Slowing Down and Traveling Light (El Camino de Santiago de Compostela, Part 4)

Written by: Amy Hemseri-Sabala

This summer I traveled to Spain to walk part of The Camino de Santiago (translated The Way of Saint James), an ancient Christian pilgrimage (you can read the first three parts of my story here). I am not a hiker, so to say that this was an adventure would be a huge understatement. Sometimes it’s better to be a little naïve about all of the specifics, because had I known what the pilgrimage would really be like, I may not have found the courage to go. I set off like a turtle with my small backpack, walking sticks and a strong faith that God would protect me, lead me, and most importantly meet me on the journey.

The first four days of this journey were amazing and euphoric, but the next four days were challenging, physically, emotionally and spiritually.

It shouldn’t have surprised me, but alas it did. Hanging on my backpack was a four-inch scallop shell (a symbol of the Camino pilgrimage).  Inside the middle of the shell I had written the names of all of the people that had committed to pray for me through this journey. I can’t describe how much their prayers meant to me and kept me going as the journey got tough. Along the edge of the shell, I wrote the prayer requests that people had given to me.  It was an amazing privilege for me to pray for each one of my prayer warriors and their prayer requests daily.

On day eight, two-thirds of my way through this journey, I hit the bottom, emotionally, physically and spiritually. I had hurt my knee and the pain was excruciating. The weather had been lousy, the rooming houses were loud and chaotic. I was lonely for my friends and family and just wanted to be back home in my own bed. I contemplated quitting. Surely no one would fault me for getting this far and then stopping because of a sprained knee?

At this critical juncture, I stopped into a café and put an ice pack on my knee and thought about what this experience had meant to me.  One lesson that came up immediately is that it’s OK to slow down; life isn’t a race.  That was truly an “aha” moment for me: my type-A personality always strives to do more and more and more.  My body was telling me to slow down if I had any hope of finishing this journey. After a while, I got up and slowly started back on the path. Not 15 minutes  later, I met Julie, another weary traveler along the way who also was walking slowly (her reason was blisters – lots of them), and we began to tarry together. I had only hoped to walk six miles that day (a sharp decrease from the 12-15 miles per day I had been doing), but Julie and I ended up walking nine miles!  The lesson for me was to just keep moving and God would handle the rest.

The weather improved and the sun began to shine again.  Julie and I ended up walking together for the next several days, and picking up another two women along the way.  Our merry band of four improved my loneliness and I considered each of them a gift from God to sustain me on this path.

As we neared Santiago, and the conclusion of this adventure, I realized that life is about the journey, not the destination.

How often we set our eyes on the goal, and miss the incredible experiences between here and there. On our last day, as we left the countryside and entered into the large city of Santiago, the feelings were overwhelming.  When we finally reached the cathedral, the tears that flowed were appropriate. We passed the cathedral and went to the pilgrims’ office to obtain our Compostela, our certificate of completion written entirely in Latin.  Following that, we attended the pilgrim’s mass at the cathedral and this journey officially came to a close.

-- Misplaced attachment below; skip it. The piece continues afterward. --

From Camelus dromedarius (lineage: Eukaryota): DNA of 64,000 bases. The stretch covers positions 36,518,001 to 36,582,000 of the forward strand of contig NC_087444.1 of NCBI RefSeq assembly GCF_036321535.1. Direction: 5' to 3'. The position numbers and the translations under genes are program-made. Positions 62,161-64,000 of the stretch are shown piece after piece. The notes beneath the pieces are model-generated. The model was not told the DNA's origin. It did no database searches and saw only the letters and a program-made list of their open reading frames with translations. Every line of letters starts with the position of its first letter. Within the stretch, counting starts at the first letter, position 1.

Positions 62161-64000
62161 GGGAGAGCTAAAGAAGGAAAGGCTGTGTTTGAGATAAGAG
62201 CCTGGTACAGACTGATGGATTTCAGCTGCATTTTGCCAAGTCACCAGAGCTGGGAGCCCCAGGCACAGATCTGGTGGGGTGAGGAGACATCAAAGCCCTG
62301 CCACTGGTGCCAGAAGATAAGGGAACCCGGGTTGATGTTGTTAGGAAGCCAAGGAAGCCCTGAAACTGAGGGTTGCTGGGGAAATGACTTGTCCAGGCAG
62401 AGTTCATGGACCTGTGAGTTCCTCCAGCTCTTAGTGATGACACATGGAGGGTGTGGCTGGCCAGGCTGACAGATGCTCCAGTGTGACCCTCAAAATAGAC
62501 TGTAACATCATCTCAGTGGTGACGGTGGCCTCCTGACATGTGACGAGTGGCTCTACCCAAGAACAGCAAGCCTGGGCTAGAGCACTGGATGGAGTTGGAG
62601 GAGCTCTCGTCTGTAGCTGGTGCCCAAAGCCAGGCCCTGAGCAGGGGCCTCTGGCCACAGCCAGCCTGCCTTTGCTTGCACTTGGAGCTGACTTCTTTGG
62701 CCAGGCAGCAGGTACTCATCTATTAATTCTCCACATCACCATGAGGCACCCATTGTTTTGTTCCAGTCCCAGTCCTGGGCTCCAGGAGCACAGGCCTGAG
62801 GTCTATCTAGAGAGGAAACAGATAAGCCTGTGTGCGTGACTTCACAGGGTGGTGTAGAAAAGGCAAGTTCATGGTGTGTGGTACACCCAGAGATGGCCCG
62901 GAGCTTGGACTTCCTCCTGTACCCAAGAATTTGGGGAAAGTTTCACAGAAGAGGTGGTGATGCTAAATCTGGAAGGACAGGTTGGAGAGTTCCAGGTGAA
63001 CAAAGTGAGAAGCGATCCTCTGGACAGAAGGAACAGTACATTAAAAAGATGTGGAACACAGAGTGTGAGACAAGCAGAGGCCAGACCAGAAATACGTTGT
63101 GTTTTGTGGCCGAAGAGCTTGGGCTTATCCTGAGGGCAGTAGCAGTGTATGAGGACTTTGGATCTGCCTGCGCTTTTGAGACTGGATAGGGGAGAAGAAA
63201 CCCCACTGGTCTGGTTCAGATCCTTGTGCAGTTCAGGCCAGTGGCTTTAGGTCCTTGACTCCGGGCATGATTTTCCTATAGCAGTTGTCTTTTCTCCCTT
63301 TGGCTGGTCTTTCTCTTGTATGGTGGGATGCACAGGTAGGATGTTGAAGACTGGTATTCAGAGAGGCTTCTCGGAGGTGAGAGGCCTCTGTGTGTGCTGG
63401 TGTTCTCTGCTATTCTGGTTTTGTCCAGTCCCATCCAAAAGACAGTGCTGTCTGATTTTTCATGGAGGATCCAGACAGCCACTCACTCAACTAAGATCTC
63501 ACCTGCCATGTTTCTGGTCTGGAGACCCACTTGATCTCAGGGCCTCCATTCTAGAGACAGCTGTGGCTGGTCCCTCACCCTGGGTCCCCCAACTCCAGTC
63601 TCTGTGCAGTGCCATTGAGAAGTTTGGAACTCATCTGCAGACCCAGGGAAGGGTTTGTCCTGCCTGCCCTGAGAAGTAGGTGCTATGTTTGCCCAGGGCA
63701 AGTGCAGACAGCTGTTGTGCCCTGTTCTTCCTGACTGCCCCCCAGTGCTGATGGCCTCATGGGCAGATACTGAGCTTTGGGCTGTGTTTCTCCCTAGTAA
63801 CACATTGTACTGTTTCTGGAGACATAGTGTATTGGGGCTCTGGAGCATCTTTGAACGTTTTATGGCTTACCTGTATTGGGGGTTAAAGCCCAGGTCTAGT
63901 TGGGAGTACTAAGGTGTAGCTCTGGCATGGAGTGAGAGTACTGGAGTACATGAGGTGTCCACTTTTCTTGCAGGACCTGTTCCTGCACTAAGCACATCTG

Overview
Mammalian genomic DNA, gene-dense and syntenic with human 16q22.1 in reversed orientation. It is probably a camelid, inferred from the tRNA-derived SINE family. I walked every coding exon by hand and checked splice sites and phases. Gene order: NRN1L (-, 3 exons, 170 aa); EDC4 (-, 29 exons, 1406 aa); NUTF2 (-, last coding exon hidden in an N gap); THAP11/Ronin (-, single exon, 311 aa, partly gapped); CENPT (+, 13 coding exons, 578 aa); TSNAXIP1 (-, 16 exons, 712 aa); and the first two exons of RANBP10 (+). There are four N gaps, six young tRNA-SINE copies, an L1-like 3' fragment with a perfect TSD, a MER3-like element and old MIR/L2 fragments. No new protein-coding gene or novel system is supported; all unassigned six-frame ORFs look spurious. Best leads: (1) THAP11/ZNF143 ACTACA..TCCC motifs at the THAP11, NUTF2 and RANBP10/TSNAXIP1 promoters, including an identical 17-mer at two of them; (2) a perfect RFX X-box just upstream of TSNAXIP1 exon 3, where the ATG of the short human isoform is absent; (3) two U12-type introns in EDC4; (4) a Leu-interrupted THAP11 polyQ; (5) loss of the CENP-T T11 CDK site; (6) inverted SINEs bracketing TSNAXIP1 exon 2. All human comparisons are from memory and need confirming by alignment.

As I sat journaling that evening in my hotel room (no rooming house for me as I needed the quiet to reflect on this experience), I realized how absolutely important it is to travel light.  Somehow I managed this journey with just a very small backpack and the faith that God would provide for me as needed.  It made me recognize how much stuff I have at home, and how that stuff can take over and control me, rather than serving me. The Israelites traveled in the desert for 40 years and I have to imagine that they traveled light.

I think that God can better move us when we are not so heavy laden with possessions.  When Jesus first called the disciples, he said, “Come, follow me” – not, go home and get your stuff then come, but rather stop what you are doing and follow me just as you are.  Later when Jesus sent the disciples out, “These were his instructions: Take nothing for the journey except a staff – no bread, no bag, no money in your belts.” (Mark 6:9).  In other words, travel light.

This particular journey was coming to a close, but the lessons of the Camino will have an effect on me for a very long time.  I left Southern California on a quest to reconnect with God as life had become chaotic and loud.

I found God on the Camino, for sure, but I realized that I certainly did not need to travel all the way to Spain to commune with God.

God is always with us.  “The LORD himself goes before you and will be with you; he will never leave you nor forsake you. Do not be afraid; do not be discouraged.” (Deuteronomy 31:8).

Share with us in the comments:

In what ways has your “stuff” taken control over your life, and are you ready to trust God and go when he says, “Come, follow me”?

How can you “keep moving and know that God will handle the rest” in your life today?


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